Thursday, July 25, 2013

Seven Practical Ways For Leaders To Use Twitter

concertThere's a lot of advice about how to use Twitter for business, but most of it is aimed at marketers and customer service representatives. This advice is generally not appropriate for leaders, because it's time-consuming, low value, and a distraction from their key responsibilities. But leaders should use Twitter - they just need to use it properly.

In January 2013, the Digital Policy Council reported that three out of four heads of state were Twitter users. Whether they are tweeting directly or not (and they are most probably not), this certainly shows they care enough to have a Twitter presence. The same should apply to business leaders and thought leaders, who should use Twitter to share their strategic messages and ideas with the key people in their networks.

The problem for most leaders is that the general advice about using Twitter is not appropriate for them. Of course, they shouldn't be tweeting about what they had for lunch - that's obvious. But what's not so obvious is that they also shouldn't be trying to get as many followers as possible, tweet 5-10 times a day, spend all day watching what their customers are saying, or engage in back-and-forth conversations with followers. That doesn't make sense for them, because it's not part of their role.

Instead, leaders should use Twitter as another channel for sharing their key strategic messages and ideas, sparking relevant conversations, and connecting with key stakeholders.

If you're a leader, here are seven practical things you can do to use Twitter effectively.

1. Get a Twitter account!

This might seem obvious, but it needs to be said. Get your own Twitter account, in your name, and set it up with a brief profile and photograph. Even if your organisation has other Twitter accounts, get one for yourself. This will represent you, and will be a vehicle for you to share your ideas and messages.

2. Invite people to follow you

Announce that you're on Twitter, and invite people who are already in your network to follow you. For example:

  • If you have an e-mail newsletter, announce it to your subscribers.
  • If you are a CEO, invite employees, media outlets, and other key stakeholders.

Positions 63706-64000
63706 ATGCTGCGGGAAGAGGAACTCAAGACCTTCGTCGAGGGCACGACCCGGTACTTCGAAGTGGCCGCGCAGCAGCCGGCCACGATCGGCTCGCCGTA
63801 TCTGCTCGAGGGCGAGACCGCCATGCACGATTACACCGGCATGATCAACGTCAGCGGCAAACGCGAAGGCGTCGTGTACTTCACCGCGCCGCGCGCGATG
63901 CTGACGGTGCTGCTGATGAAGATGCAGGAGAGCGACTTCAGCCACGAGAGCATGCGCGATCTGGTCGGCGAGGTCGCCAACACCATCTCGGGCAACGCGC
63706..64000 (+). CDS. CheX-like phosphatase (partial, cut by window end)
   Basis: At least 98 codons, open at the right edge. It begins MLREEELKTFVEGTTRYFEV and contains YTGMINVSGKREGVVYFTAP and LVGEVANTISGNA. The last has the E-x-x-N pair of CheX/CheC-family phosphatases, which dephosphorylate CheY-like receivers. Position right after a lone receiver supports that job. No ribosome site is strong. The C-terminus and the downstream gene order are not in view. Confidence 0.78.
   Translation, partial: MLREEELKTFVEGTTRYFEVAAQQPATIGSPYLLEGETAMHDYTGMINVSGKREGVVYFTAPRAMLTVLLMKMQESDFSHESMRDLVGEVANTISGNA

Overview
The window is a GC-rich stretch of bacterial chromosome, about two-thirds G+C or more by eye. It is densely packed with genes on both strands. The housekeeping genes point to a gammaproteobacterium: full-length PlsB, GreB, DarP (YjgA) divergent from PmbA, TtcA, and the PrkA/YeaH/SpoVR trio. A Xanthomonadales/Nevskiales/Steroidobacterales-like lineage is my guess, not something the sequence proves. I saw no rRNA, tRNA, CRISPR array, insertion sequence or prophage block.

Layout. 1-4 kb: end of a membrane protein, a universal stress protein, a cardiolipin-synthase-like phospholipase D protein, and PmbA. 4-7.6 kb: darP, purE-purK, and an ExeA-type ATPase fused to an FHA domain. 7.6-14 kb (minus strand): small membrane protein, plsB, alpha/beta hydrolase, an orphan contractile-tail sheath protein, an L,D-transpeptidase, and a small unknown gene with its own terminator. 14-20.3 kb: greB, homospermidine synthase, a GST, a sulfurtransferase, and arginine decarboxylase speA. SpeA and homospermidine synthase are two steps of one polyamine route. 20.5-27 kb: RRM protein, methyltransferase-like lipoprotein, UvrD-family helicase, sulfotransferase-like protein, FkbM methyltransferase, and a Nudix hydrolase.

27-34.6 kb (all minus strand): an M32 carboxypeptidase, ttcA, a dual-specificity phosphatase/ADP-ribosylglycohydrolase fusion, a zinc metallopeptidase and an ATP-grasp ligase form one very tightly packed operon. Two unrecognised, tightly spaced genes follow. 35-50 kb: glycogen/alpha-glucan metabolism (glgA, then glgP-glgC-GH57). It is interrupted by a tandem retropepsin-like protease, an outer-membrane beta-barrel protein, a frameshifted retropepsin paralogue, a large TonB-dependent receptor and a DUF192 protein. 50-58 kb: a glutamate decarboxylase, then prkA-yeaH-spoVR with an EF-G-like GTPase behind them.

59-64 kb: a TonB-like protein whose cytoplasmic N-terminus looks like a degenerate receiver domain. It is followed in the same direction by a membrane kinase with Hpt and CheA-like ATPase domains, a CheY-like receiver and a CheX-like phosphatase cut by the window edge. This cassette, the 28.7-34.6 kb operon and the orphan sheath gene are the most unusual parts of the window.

• If you're a business owner, announce it to your customers.

Don't make a big deal of this, and don't try to "sell" them on the idea. That's undignified and inappropriate for a leader. Simply announce it, and know that the right people will choose to follow.

3. Follow people you like and respect

Don't try to follow too many people; it will clutter up your incoming tweets and will make it too easy to miss something important. Instead, look up the people who matter to you, and follow them if they have Twitter accounts.

The people you follow will depend on you, of course, but they could include: thought leaders and other experts in your industry, peers and colleagues who share valuable information, selected media outlets and journalists, bloggers who write about your industry, and perhaps even competitors.

4. Be ruthless about culling irrelevant tweeters

If you're not sure whether somebody is worth following, follow them anyway; but drop them from your list unless they continue to deliver useful information. You have enough other things to deal with in your day anyway, and some of them are out of your control. This isn't, so be ruthless in "unfollowing" people who don't consistently deliver value.

5. Retweet selected tweets

When somebody tweets something that's worth sharing, retweet it so the rest of your network gets it. Do this selectively and infrequently, so your network knows that you only share the highest-quality material, which enhances your reputation.

Be aware that what you retweet carries your implicit endorsement (even if you don't intend it to be that way), so be sure you're happy for it to be treated this way.

6. Share links to other people's material

You don't only have to share other people's tweets. If you find relevant articles, blog posts, slide shows, infographics, or videos online, tweet about them, with a brief description and a link to the original material.

Again, your tweets carry an implicit endorsement of the material, so check it carefully first.

7. Share YOUR key ideas and messages

All of the ideas above will help build your reputation with the right network of people on Twitter. That's all leading up to the most important thing you can do: Share your own key strategic messages and ideas on Twitter. These might only be 20% of your tweets, but they carry more weight because they are directly from you.

If you need more than 140 characters (and you usually do!), write a blog post or record a video, and tweet a link to it.

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